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What’s the real cost of overseas grown cut flowers?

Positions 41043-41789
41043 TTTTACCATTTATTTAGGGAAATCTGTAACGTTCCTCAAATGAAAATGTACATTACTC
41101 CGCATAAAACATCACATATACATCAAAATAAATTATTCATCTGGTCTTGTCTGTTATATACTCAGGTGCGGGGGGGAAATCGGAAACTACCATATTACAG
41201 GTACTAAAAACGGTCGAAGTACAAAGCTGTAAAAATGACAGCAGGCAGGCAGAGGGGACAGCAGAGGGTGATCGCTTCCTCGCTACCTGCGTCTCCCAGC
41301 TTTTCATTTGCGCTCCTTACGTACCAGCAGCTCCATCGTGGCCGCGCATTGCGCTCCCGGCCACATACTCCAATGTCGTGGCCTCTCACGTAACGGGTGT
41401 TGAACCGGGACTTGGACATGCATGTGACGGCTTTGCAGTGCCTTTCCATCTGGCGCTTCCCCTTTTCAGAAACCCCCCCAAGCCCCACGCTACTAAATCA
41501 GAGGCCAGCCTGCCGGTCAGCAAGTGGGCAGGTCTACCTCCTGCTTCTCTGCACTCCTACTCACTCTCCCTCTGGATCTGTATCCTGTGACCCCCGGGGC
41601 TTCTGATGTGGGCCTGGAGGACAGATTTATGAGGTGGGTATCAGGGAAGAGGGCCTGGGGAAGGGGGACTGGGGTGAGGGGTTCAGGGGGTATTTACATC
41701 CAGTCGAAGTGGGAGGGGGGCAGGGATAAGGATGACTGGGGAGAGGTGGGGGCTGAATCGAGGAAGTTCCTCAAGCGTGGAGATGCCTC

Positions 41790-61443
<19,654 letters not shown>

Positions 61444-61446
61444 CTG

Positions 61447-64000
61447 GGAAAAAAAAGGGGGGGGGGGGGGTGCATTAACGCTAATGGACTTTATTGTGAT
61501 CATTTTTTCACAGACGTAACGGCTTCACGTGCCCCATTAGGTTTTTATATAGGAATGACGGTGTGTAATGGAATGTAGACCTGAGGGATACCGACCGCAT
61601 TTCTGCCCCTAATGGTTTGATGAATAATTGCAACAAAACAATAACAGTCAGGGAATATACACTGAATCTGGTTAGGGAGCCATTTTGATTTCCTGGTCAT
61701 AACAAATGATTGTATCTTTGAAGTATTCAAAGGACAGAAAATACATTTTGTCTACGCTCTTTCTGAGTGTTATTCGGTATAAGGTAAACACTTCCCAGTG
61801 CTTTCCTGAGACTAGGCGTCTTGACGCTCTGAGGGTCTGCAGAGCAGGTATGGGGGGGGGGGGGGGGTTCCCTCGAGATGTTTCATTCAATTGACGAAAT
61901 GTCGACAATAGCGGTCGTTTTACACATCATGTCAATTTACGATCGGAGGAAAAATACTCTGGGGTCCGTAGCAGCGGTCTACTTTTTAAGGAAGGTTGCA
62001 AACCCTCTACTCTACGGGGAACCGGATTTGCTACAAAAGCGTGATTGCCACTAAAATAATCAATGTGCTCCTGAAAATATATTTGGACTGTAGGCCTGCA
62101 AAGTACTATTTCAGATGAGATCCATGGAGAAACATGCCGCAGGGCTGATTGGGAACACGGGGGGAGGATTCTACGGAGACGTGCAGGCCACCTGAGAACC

Some of the issues raised here are a little depressing, so let’s start on a bright note with a song made famous by Max Bygraves When it’s spring again I’ll bring again tulips from Amsterdam, with a heart that’s true I’ll give to you Tulips from Amsterdam……………… No one can argue with the joy some flowers can bring, particularly in the times when flowers were just seasonal, like Max’s tulips in the spring, followed by roses, then into the summer blooms of gladioli and dahlias, followed by the autumn russets and winter berries. The problem is that flower growers have decided that we should no longer have to wait for our seasonal blooms as they have found locations and growing techniques that can provide us with just about any type of flower at any time of year. This is all well and good but means that flowers are now shipped around the globe from warmer countries or grown in more local hothouses requiring huge quantities of energy and water The issues in Kenya Kenya is a good case study as many of the flowers you see on garage forecourts and in supermarkets will have originated in the east African equatorial country. Ten or so years ago the then UK minister for International Development encouraged buyers to source cut flowers from Kenya rather than the usual European markets like Holland. His view was that people wanted to buy ethically and do their bit for climate change whilst seemingly supporting developing countries and reducing carbon emissions. Research shows that flowers flown from Africa can use less energy overall than those produced in Europe because they're not grown in heated greenhouses. His view was also that there was an element of social justice by making it easier for African people to make a decent living. More recently consumers' environmental concerns have come to the fore, and the cut flower industry has gone to great lengths recently to convince us that cut flowers can have low carbon footprints. Much of the data has focused on the benefits of growing flowers in naturally hot countries and then flying them into the UK, over growing them in cold countries in hothouses which can be very energy intensive. A closer investigation shows that whilst the carbon footprint of flowers grown in Kenya might be seemingly low, it should not be looked at in isolation of other environmental factors. Lake Naivasha is the main rose growing are in Kenya and is affected by many problems. In the UK the rose is an icon representing love, beauty and even desperation when Valentine’s Day arrives, but those who are not involved in flower production but live near and depend on the lake in Naivasha hold a very different view Over the last 40 years Kenya has become the largest exporter of flowers to Europe. Unfortunately unsustainable farming practices, pollution, habitat loss, declining wildlife numbers and an increased human population have all attributed to the serious problems caused by the flower farm industry in Lake Naivasha. The farms now cover huge tracts of land alongside the lake and these giant farms pump water directly from the lake into their greenhouses at an alarming rate which is much greater than the lake can replenish itself. Since the start of flower farming the lake has lost four of its five metre water depth. The lake is further damaged with all the runoff of pesticides and chemicals used to grow these flowers which is drained right back into the lake. The once crystal clear waters have now turned a murky brown due to the toxic runoffs which includes sewage waste from the town. The town has grown from 7000 to nearly 500,000 in the last 40 years, and many of these new residents are economic migrants who have failed to integrate with the indigenous people and this has caused many social tensions. The lake was one of the top bird-watching sites in Africa and attracted high spending tourists, but as the birds disappear so will the wealthy visitors. The surge in population has created many unplanned settlements that lack proper waste and sanitation control. The waste is often drained right back into the lake. All this might put you off buying your Kenyan grown flowers, but it is an important industry for those that work in it. As with the supply and demand of cheap exotic fruit and vegetables year round, we now demand the same from our floral bouquets. A scheme similar to Fairtrade, but for non-foods called the Ethical Trading Initiative may be a way forward and is slowly establishing itself in the flower industry. If the supply of flowers was not driven so much by price, then perhaps workers’ conditions and pay and environmental impact could be addressed by more proactive but costly management. One thing is for sure: we need to act quickly to protect this valuable and vital ecosystem and the lives of those that work to put our flowers in our vases. David Pitman Dec 2015